Within 5 years? That’s an even more implausible goal than trying to be free from foreign oil dependence in 10.

Well, obviously. Earmarks let the legislative branch influence where the money goes (for better or worse) instead of letting bureaucrats in the executive branch divvy it out, so of course he’s going to want all the power with this. Can’t say I blame him given the idiots in Congress.

Congress has no room to complain, after he gave them a kidney.

Oh, I totally agree with you. After the clusterfuck Congress largely created by their inability to accomplish anything besides funnel money to their own jurisdictions, I totally support Obama’s stance on this.

Since the Dems can’t actually face up to Republicans, some of them make themselves feel big by attacking each other.

What’s funny, a few weeks ago on the Stephanopolous (sp) Sunday morning show, George Will made the comment that Obama’s first challenges would likely come from Democrats rather than Republicans, because “Washington is all about power, and there will certainly be an effort by leading Democrats to let Obama and the nation know that he will need to recognize their power. I would guess this will manifest itself in some surprisingly vocal opposition from those who feel their Washington position is most threatened by Obamamania.”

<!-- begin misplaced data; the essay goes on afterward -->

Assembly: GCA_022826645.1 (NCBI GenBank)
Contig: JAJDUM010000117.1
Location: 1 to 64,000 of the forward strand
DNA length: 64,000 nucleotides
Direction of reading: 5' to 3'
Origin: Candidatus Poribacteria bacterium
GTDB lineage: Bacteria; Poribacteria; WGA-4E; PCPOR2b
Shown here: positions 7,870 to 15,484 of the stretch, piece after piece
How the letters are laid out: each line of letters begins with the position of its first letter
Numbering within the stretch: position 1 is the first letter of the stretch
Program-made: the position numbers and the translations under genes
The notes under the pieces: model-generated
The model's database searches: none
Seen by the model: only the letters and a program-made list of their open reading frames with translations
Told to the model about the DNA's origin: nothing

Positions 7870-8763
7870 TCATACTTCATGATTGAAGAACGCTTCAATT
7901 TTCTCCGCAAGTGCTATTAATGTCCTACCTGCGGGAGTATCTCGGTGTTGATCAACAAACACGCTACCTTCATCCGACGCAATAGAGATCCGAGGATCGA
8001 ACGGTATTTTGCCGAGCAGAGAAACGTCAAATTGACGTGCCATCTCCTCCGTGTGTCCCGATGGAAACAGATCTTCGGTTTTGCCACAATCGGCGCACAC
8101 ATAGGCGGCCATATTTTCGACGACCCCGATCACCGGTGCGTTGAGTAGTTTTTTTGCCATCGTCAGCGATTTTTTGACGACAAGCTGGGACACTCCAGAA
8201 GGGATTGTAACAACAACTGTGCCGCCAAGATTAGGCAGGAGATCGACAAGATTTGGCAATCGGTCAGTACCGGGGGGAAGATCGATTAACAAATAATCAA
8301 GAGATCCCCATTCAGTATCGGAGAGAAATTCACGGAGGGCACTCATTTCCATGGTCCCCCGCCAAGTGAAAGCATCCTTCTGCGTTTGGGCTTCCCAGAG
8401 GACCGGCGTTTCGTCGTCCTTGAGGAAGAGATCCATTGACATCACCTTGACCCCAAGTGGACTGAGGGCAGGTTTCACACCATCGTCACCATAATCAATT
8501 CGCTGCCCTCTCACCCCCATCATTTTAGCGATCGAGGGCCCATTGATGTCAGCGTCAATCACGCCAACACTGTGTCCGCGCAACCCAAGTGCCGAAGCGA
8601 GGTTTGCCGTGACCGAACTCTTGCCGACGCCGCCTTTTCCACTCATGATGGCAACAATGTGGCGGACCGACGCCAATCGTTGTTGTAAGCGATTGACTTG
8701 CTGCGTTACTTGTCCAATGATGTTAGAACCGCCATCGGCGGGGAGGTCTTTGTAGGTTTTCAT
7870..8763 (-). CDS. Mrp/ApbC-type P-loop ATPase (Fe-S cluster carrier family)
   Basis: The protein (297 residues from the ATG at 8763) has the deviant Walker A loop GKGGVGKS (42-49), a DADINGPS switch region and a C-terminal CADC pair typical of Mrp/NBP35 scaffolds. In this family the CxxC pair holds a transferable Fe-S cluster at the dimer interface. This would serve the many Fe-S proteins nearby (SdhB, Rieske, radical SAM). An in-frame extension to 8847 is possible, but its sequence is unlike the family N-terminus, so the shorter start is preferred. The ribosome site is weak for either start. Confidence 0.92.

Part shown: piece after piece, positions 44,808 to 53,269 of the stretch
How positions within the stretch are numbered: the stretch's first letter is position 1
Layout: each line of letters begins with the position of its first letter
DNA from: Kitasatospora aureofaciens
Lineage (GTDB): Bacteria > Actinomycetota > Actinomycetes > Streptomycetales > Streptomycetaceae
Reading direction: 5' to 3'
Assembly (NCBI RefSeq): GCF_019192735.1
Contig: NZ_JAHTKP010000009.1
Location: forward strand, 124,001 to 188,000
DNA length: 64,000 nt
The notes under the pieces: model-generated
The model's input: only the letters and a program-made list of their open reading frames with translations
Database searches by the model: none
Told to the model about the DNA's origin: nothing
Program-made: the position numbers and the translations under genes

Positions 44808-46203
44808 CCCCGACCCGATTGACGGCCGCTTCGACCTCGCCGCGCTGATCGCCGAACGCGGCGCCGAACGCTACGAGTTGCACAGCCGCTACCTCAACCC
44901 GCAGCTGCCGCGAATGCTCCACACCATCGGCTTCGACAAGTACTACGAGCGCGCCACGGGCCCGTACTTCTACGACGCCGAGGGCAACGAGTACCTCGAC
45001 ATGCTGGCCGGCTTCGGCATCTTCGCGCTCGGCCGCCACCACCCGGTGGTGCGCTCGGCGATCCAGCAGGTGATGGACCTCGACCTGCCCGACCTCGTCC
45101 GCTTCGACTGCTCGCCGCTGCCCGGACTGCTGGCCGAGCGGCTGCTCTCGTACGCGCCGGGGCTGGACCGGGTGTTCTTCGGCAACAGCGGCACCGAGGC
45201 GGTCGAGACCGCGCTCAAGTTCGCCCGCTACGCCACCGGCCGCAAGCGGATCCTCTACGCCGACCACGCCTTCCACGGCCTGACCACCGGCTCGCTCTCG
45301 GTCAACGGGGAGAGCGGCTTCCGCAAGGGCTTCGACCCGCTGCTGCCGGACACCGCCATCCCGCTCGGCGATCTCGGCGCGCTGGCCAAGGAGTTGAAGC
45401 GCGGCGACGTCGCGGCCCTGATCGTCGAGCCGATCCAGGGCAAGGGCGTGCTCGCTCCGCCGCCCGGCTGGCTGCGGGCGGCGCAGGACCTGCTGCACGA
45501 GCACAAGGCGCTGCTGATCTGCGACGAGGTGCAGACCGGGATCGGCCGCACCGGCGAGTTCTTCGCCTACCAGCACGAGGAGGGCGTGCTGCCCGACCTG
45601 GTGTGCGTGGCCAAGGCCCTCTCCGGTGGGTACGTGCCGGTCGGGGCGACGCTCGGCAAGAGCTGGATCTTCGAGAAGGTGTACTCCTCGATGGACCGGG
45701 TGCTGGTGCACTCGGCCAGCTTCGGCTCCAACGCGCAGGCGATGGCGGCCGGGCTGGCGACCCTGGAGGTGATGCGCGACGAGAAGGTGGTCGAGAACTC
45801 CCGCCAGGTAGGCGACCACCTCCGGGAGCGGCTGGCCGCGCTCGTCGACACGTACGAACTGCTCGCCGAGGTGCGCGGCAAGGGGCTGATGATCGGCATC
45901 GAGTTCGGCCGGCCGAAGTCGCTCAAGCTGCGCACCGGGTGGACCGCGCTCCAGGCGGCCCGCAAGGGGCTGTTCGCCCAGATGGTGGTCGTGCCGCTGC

I work tangently in the medical space and the problem is insurance companies. Every insurance company has it’s own requirements for getting reimbursed and doctor offices have to staff to disproportionate numbers (~20 people in an office of 70, supporting 9 doctors) just to process insurance.